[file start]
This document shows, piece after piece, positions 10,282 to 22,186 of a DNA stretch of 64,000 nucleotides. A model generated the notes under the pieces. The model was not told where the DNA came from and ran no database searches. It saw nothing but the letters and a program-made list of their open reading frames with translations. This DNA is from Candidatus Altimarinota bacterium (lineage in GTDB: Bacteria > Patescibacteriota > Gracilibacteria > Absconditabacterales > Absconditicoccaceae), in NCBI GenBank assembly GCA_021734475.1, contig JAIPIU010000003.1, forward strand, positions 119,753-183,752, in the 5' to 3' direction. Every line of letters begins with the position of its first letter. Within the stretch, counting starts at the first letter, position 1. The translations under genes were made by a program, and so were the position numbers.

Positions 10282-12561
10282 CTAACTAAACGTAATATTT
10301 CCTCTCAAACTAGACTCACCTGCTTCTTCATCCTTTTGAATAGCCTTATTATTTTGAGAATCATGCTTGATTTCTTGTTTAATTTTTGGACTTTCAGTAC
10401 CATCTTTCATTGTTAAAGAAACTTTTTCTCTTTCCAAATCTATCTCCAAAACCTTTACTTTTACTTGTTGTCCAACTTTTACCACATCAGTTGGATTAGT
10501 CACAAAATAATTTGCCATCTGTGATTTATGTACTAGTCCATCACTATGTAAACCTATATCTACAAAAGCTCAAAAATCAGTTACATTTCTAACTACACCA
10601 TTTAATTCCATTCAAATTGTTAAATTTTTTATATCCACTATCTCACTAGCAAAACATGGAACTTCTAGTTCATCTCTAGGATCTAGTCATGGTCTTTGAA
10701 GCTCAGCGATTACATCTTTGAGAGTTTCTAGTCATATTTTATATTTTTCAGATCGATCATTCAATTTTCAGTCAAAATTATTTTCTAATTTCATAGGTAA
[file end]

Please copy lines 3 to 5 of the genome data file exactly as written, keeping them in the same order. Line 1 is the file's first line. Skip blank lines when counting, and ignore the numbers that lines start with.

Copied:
10282 CTAACTAAACGTAATATTT
10301 CCTCTCAAACTAGACTCACCTGCTTCTTCATCCTTTTGAATAGCCTTATTATTTTGAGAATCATGCTTGATTTCTTGTTTAATTTTTGGACTTTCAGTAC
10401 CATCTTTCATTGTTAAAGAAACTTTTTCTCTTTCCAAATCTATCTCCAAAACCTTTACTTTTACTTGTTGTCCAACTTTTACCACATCAGTTGGATTAGT